Norway’s national real estate brokers’ association, Eiendom Norge, reported on Wednesday that the prices of homes sold in October were an average 1.2 percent lower than they were the month before. “It’s one of the weakest Octobers we’ve had in 10 years,” the association’s director told state broadcaster NRK.
Christian Vammervold Dreyer said at a press conference that the price decline was higher than expected. A total of 8,022 homes were sold last month, down 9 percent from the number sold in October of last year.
Average prices were still up 5.6 percent on an annual basis, compared to those fetched in October 2014. A total of 78,722 homes have also been sold so far this far nationwide, up 4.1 percent from the first 10 months of 2014.
Activity slacked off in October, though. “Even though we’re still at a record-high level of homes sold so far this year, there was less activity than normal in October,” Dreyer said. “We have to go back to October of 2010 to find fewer transactions.”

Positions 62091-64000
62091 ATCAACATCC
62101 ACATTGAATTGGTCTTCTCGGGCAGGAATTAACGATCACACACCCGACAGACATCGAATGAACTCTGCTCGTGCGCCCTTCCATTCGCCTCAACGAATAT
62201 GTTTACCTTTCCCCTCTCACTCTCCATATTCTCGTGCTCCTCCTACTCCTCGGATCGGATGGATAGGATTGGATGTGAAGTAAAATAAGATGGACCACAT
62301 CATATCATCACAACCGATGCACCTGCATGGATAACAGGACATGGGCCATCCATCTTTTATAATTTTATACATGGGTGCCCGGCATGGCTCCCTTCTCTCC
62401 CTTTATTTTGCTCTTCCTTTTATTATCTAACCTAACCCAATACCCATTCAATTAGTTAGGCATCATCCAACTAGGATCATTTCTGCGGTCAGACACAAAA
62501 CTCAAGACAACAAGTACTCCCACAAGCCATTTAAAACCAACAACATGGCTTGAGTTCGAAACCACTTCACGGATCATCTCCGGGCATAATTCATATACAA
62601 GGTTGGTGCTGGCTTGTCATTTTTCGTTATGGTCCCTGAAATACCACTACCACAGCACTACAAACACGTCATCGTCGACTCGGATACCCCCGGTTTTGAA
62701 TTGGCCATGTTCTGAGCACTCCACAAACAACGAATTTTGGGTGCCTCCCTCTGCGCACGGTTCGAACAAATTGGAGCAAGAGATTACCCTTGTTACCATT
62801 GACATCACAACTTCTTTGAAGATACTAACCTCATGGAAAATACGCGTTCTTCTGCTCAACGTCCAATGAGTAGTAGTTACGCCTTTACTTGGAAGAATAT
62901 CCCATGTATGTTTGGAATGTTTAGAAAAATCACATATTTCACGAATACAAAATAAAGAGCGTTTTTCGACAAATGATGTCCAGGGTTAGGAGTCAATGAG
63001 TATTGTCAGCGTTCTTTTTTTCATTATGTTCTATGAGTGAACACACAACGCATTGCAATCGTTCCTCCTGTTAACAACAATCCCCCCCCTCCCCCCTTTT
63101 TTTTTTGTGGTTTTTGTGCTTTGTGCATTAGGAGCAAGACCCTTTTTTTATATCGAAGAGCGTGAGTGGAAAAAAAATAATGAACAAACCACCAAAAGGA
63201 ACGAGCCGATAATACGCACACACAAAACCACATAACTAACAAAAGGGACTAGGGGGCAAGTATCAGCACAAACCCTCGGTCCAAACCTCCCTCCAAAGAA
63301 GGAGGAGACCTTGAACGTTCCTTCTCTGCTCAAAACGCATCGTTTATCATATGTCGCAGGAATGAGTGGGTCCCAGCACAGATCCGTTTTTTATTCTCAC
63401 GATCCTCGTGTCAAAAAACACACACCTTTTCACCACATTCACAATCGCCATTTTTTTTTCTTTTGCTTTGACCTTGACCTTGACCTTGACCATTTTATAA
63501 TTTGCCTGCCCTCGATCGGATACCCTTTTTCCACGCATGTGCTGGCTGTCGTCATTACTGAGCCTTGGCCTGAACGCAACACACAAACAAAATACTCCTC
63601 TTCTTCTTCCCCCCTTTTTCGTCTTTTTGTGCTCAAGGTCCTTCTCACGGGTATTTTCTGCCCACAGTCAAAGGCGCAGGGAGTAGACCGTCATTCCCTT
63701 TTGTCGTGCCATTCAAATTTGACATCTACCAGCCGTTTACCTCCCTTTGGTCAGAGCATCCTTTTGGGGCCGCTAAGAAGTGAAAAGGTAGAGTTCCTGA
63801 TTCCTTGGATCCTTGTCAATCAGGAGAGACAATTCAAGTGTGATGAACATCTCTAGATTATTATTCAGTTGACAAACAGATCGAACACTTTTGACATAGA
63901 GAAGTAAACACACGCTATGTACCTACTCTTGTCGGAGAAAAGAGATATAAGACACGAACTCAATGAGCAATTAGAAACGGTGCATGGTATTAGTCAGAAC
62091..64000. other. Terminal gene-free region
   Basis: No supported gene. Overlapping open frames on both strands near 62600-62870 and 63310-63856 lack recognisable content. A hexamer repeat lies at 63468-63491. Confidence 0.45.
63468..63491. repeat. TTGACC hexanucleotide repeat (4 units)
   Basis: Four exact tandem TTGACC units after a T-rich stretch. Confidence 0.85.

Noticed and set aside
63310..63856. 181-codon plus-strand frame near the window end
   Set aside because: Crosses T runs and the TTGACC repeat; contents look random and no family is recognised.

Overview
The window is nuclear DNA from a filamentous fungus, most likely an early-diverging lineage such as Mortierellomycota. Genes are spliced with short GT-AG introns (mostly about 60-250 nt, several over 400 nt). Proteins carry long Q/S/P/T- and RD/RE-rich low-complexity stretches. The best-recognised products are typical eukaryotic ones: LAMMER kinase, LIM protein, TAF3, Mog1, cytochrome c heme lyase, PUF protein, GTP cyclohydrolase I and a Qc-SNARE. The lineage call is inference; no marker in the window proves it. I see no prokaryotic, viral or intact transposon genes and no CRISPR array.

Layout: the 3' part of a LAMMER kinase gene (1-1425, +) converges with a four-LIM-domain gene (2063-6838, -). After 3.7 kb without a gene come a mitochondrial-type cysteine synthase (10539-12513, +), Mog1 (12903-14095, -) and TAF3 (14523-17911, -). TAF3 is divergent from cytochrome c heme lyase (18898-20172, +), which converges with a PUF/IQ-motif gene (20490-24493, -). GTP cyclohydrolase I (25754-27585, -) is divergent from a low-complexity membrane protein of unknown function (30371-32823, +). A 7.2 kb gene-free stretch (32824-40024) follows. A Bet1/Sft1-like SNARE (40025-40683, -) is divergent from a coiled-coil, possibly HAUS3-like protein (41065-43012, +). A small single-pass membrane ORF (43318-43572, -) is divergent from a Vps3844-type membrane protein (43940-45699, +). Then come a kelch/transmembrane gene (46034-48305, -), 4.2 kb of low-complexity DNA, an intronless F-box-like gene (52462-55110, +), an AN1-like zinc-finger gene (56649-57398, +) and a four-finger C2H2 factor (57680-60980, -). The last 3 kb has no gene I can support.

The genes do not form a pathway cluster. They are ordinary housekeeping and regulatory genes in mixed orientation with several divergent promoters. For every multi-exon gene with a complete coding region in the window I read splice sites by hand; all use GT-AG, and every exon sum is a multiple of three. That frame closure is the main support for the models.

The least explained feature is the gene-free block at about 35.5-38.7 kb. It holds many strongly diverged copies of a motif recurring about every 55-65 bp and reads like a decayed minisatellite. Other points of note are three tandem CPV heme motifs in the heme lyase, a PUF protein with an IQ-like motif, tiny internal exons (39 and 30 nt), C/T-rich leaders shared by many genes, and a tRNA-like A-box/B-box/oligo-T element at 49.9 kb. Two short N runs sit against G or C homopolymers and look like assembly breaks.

The new real estate figures reflect Norway’s economic slowdown, also on a regional basis. It now takes much more time, on average, to sell a home in Stavanger and Kristiansand (54 and 53 days respectively) than it does in Oslo and Bodø (17 and 18 days). Stavanger and Kristiansand have been hit especially hard by the slowdown in the oil industry caused by lower oil prices.
“Stavanger has had a considerable inventory of homes on offer this year,” Dreyer said. “The listings are very, very long.” He also noted that the slowdown in Stavanger’s real estate market has clearly extended throughout Rogaland County and into other areas of Vestlandet and Sørlandet (western and southern Norway).